Family Law: Matrimonial Agreements

Pre-nupts. Everyone has heard of them. Not everyone understands them. Frankly, they get a bad reputation.

As noted under the section on community property, Louisiana is a community property state. This means that if the parties do nothing else, they have community property when they marry. Further, Louisiana has an extensive set of rules that govern what is, and isn’t community property, and what to do with it.

Pre-nuptial agreements (or “antenuptial agreements”, “ante” meaning “before”) are contracts that spouses to be sign. In many cases, for any number of reasons, the parties may decide they want the rules between them to be different from the “default” rules of community property. Perhaps they want to change all of the rules, or just some of them (or even, a single rule). The way to do that is through a prenuptial agreement.

Many people assume that a pre-nuptial agreement is “planning for divorce”. That’s unfair and inaccurate. What pre-nuptial agreements do is give the parties the ability to have control over the rules governing their affairs. Consider, divorce isn’t the only thing that terminates a marriage–so does death. Pre-nuptial agreements can not only be important in the context of a divorce, they can also be important in the context of a succession.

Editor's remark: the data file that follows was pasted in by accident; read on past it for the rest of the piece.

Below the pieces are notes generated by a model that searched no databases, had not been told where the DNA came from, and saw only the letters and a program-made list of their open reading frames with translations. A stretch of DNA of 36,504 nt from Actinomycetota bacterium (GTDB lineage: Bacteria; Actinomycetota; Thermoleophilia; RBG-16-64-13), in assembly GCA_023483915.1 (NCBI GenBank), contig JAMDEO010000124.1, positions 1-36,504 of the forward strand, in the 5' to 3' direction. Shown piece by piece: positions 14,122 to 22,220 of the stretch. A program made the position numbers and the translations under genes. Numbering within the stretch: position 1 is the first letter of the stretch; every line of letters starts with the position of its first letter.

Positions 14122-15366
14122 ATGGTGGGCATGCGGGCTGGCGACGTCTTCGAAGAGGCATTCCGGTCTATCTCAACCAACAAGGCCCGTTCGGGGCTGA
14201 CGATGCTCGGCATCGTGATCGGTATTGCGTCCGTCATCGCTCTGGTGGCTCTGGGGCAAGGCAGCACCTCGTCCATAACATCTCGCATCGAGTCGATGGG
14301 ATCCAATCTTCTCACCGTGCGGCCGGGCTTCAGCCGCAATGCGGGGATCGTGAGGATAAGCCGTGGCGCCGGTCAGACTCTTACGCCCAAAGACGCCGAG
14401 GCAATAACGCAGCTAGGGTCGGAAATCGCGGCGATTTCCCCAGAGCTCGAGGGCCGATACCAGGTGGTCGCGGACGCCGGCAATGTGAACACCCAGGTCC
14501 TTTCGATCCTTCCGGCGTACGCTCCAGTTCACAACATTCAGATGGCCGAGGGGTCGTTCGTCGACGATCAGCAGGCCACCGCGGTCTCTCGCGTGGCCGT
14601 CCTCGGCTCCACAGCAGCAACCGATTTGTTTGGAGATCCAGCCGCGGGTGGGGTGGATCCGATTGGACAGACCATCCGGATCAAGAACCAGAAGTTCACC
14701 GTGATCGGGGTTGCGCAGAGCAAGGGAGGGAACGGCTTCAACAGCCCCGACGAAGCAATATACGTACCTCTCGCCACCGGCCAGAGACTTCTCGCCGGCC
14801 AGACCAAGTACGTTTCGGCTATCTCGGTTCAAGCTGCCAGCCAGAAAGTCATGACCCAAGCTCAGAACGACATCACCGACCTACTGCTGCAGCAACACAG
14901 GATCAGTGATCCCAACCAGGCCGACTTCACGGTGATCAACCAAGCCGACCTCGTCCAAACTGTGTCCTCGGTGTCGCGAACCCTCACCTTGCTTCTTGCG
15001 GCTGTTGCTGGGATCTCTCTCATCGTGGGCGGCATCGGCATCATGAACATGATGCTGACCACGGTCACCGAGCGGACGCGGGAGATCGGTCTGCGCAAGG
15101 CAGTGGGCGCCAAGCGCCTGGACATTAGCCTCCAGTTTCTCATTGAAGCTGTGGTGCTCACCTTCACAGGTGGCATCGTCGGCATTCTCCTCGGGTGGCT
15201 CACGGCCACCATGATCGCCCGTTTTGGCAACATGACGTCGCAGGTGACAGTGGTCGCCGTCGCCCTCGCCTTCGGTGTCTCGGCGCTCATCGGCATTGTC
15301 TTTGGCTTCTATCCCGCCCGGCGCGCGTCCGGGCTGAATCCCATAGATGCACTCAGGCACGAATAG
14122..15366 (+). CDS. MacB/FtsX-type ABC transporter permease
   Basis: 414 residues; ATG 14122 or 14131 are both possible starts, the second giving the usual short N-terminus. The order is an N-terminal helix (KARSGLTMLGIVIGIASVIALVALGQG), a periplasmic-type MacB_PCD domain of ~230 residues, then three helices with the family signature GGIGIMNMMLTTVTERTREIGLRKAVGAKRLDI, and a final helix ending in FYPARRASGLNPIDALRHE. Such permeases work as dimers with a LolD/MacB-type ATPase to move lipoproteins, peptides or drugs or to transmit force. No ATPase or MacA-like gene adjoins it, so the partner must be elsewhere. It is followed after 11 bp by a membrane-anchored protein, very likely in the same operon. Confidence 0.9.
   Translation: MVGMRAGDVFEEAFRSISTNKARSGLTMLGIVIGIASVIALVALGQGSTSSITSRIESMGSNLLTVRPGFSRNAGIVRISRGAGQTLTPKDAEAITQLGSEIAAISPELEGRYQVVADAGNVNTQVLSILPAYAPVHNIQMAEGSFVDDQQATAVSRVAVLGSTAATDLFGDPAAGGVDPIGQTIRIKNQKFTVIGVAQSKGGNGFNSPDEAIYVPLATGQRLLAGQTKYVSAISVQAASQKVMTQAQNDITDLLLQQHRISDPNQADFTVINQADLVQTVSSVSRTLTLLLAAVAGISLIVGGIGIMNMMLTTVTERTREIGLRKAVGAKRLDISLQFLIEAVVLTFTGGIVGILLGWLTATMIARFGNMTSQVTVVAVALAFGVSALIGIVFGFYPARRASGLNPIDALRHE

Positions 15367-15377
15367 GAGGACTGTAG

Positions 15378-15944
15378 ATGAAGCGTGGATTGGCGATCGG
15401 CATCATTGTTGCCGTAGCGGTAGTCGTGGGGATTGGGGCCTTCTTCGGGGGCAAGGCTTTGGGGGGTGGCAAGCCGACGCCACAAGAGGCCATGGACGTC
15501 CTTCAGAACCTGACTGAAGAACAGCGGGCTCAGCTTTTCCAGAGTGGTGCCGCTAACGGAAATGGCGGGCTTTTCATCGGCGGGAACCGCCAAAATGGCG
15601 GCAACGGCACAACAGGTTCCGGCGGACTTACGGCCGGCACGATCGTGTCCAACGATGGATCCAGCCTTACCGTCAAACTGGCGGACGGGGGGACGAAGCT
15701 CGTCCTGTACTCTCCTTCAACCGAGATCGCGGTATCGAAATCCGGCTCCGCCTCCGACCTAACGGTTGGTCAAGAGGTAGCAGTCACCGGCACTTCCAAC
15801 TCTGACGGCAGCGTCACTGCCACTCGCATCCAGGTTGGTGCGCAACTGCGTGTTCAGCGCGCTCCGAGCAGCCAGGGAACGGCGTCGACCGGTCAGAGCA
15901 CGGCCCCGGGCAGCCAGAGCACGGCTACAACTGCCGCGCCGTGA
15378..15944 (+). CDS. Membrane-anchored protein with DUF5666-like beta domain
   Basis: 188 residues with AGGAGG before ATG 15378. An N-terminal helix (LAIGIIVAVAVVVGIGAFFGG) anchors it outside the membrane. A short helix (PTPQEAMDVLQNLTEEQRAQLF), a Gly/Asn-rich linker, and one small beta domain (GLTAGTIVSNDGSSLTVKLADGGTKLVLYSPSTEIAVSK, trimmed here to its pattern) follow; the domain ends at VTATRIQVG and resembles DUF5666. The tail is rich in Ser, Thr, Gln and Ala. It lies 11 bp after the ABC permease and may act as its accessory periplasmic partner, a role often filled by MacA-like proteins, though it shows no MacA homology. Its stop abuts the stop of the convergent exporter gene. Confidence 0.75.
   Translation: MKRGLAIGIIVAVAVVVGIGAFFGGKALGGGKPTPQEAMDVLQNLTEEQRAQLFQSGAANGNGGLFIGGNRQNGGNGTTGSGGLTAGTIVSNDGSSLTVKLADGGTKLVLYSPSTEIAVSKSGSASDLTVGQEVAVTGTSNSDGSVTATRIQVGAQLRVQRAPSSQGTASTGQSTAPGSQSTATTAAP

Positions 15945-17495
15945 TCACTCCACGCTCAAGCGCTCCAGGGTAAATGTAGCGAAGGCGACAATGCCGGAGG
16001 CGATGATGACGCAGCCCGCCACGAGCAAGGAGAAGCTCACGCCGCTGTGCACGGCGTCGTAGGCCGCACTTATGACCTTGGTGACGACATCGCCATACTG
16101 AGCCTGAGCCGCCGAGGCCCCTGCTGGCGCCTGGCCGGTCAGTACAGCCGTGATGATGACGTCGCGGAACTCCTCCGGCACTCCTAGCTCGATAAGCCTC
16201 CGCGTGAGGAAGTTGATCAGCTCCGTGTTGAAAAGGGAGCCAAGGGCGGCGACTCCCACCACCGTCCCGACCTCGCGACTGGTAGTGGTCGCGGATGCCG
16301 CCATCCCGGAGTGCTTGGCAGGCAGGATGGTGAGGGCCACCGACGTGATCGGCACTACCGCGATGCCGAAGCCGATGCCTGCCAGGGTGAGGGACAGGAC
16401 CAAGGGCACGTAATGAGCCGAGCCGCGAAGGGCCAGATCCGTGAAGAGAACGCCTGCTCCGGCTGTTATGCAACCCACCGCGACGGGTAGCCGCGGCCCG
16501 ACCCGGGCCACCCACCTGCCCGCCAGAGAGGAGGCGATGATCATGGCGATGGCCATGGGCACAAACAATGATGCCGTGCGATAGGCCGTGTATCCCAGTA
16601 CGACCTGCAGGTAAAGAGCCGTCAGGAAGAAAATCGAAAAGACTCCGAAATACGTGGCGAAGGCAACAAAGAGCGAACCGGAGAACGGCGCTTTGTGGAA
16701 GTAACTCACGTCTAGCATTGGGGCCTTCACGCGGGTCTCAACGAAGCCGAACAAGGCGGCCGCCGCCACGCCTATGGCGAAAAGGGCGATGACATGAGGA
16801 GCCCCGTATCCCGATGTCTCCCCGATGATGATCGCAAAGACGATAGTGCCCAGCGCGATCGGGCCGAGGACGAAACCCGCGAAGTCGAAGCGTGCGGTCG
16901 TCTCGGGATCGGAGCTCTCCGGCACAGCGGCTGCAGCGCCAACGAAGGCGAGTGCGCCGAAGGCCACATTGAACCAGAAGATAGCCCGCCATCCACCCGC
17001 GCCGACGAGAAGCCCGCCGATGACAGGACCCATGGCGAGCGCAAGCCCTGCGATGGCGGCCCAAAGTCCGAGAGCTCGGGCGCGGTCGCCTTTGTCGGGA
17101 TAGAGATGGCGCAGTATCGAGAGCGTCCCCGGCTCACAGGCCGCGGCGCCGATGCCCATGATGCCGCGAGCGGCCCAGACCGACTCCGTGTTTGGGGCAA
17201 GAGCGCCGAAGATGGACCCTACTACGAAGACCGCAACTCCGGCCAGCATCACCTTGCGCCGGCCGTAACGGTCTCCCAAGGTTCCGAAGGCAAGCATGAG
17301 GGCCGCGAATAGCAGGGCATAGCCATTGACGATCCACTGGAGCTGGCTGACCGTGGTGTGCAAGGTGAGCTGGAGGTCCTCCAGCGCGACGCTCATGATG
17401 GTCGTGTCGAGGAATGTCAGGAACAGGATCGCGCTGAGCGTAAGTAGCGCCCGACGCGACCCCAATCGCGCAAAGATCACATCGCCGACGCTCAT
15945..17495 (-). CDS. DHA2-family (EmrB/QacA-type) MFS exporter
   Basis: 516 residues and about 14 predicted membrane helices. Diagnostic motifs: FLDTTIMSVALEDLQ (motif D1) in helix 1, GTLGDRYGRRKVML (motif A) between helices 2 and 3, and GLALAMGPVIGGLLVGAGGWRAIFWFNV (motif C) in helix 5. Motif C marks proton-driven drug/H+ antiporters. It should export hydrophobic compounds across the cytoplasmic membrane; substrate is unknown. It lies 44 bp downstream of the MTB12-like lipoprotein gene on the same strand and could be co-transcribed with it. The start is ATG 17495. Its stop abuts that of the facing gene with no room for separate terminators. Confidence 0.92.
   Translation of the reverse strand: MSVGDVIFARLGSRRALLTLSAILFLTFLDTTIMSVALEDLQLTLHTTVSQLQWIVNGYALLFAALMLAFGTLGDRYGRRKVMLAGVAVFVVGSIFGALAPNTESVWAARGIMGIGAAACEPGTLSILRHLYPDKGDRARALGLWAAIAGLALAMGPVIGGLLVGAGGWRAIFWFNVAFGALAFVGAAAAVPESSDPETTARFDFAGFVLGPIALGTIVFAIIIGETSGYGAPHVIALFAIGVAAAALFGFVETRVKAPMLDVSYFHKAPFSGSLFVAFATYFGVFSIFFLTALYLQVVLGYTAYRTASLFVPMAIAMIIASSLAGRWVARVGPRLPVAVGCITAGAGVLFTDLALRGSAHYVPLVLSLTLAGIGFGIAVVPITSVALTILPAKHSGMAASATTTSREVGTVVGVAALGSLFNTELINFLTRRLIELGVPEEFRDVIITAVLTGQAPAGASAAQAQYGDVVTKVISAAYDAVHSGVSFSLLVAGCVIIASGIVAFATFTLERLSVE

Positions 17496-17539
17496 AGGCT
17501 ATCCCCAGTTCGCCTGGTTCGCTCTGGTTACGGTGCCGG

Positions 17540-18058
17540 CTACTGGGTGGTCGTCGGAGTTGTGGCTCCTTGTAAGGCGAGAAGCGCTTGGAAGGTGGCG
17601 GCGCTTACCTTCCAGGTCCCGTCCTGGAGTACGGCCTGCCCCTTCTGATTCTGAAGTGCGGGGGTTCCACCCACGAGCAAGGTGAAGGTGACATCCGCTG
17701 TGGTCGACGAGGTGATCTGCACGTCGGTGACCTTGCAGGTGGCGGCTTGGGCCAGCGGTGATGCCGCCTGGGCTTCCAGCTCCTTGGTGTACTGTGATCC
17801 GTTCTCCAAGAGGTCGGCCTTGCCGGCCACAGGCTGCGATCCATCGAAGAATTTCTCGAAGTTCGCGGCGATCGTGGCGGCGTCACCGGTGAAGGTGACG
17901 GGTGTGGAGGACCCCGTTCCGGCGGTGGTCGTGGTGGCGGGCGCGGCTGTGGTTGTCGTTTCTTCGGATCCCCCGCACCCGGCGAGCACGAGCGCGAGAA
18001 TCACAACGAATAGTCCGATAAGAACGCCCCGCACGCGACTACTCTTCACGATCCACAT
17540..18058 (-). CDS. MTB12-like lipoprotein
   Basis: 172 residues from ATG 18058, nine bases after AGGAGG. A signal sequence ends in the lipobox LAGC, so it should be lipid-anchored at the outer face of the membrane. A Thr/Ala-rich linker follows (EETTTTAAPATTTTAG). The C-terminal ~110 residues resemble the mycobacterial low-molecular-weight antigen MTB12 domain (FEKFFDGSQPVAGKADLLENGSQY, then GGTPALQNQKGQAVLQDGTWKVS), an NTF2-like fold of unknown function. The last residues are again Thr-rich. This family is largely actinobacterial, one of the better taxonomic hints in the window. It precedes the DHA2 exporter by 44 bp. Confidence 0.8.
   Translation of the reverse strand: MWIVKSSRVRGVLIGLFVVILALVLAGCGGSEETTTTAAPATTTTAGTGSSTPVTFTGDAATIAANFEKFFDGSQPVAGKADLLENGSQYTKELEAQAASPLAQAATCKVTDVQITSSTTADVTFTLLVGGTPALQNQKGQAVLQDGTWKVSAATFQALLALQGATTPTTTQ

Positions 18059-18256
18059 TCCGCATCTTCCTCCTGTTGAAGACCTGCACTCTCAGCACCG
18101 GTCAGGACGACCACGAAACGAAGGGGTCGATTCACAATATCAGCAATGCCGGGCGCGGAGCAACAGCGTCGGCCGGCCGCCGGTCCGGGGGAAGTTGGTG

Consider also that community property laws may impact each spouse in ways they didn’t imagine. For example, a pre-existing debt of a spouse before marriage is the separate debt of that spouse, but it can be collected against community property, including community earnings. Many people enter into pre-nuptial agreements to address this very issue.

Now, in fairness, the parties can’t simply agree to anything they want. There are limitations and sometimes the parties attempt to do things that court’s have found “violate public policy”. In short, there are some agreements that you can’t make. This is why it is important to seek legal counsel.

Also, while pre-nuptials involve contracts signed before the parties are married, it’s also possible to make changes after marriage. In fairness, to do so can be more complicated, and often requires court approval (depending on exactly what it is you are trying to do). Again, this is a time to seek and obtain competent legal counsel.

We have considerable experience in the area and we stand ready to assist you.

Family Law Lawyer D. Reardon Stanford practices Matrimonial Agreements.

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